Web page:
We are at the edge of a full-on depression thanks to COVID-19 virus and our government’s mis-handling of it. Many businesses, restaurants in particular, will not reopen. Some will, but maybe not for long under the new social-distancing reality. “Non-essential” businesses are gasping for air, trying to stay afloat. Highly-leveraged companies such as J. Crew and Hertz are trying to save themselves through bankruptcy protection.
Newspapers, already struggling in the new media landscape, are suffocating from even less income as shuttered businesses stop buying advertising.
Some operations are doing well. Supermarkets’ sales are up. Walmart and Target are enjoying increased business. Amazon is overwhelming landfills with packaging material and is getting closer to becoming the only place we can buy anything. The Amazon overlord may also be the owner of the last operating newspaper.
It probably surprises no one that alcohol sales are up. Sequestered people are drinking more. Alcohol-delivery sales have increased five-fold. That’s good news for the spirits trade. But not for the entire industry. The big guys are doing well; the small producers, not so much. Sales for craft distillers and brewers have fallen precipitously. We may be drinking more, but we’re drinking the cheap stuff. One example: Anheuser-Busch is selling a lot more of its Bud Light “beer.” The local craft brewer is reckoning how to stay solvent.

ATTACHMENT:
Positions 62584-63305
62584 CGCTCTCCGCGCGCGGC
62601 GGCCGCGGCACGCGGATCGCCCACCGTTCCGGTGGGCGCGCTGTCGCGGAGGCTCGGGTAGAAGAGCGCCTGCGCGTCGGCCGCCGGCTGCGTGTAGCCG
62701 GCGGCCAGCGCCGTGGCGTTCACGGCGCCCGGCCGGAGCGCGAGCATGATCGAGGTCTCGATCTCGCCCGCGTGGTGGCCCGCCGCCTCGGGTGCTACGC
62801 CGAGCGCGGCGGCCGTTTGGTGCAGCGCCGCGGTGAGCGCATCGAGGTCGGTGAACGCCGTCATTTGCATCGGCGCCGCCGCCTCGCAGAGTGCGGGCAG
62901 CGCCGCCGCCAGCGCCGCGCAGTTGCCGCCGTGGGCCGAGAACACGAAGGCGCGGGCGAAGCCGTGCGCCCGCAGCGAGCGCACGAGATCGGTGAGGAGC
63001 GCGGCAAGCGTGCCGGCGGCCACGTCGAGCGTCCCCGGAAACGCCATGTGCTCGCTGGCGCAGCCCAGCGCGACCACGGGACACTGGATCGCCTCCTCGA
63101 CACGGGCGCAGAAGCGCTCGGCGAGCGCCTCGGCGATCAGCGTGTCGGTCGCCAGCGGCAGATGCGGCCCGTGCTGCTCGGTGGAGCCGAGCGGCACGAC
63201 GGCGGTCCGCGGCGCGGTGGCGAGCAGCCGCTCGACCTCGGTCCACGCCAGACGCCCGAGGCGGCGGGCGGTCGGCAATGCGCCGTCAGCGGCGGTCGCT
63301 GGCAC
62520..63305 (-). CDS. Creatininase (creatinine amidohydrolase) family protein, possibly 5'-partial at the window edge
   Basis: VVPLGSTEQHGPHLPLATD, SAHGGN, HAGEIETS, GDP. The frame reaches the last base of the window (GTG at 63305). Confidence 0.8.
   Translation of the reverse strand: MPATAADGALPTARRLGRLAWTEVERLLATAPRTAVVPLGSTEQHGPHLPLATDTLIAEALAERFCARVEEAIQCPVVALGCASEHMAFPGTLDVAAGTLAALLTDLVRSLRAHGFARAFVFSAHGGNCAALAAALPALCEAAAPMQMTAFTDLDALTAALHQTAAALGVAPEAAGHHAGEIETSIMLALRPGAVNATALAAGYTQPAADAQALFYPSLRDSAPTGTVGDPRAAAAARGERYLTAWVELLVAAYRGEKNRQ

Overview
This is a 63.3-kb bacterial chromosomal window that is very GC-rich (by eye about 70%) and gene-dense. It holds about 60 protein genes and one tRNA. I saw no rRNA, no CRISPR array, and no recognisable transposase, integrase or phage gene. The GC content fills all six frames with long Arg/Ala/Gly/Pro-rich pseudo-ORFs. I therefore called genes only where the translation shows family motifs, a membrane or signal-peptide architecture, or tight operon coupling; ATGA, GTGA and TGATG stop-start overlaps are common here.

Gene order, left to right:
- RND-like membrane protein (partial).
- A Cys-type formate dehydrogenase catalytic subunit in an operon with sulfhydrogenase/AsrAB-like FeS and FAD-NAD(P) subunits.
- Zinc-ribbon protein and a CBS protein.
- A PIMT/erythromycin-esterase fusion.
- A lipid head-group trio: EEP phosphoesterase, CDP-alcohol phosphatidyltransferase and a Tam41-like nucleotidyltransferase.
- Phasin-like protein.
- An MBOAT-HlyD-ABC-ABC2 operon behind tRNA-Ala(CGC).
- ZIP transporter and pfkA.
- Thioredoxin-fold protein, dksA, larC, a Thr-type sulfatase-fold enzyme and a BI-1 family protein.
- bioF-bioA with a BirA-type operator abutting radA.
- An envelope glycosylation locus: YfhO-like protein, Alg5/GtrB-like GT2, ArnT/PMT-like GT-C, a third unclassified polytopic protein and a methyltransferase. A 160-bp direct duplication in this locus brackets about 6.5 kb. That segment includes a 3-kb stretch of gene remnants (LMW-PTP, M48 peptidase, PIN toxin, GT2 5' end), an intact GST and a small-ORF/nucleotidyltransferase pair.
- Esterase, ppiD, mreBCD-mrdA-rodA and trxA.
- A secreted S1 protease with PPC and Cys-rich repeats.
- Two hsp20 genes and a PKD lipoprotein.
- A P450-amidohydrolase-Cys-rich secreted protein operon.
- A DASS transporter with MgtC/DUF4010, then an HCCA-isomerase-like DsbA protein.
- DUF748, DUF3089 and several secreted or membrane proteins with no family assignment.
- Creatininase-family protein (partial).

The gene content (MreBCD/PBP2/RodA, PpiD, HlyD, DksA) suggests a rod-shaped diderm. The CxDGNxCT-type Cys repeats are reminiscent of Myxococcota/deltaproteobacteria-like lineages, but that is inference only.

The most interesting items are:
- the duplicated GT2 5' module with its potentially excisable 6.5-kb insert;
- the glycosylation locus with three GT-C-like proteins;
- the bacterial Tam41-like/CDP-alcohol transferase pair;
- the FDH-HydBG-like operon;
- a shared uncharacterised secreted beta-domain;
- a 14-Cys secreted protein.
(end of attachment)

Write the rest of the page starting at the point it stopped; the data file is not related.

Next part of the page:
As a craft-distillery owner put it: “There’s a difference between feel-good booze and pandemic booze. Craft distillers make lovely spirits meant for savoring and sharing with friends. If you’re unemployed or don’t know where your next paycheck is coming from, craft is perceived as a little bit of luxury.”
National brands also have the advantage with beverage distributors. The small guys have little leverage. The nationals can pay for premium placement on liquor store websites and shelves. In the retail business, it’s known as a “slotting fee” and is normal practice for a new product to get shelf space. (In Alan Freed’s era, it was called “payola” and earned him a Congressional investigation and a ruined career.)
The wholesaler has a stranglehold on distribution. In many states producers are not allowed to sell directly to the consumer. Now-archaic post-Prohibition laws mandate a three-tier system: distiller or brewer to distributor to retailer.
Restaurants were an important outlet for craft producers. Now that is gone and is unlikely to come back as it was.
A new world is evolving. We don’t yet know what it will look like.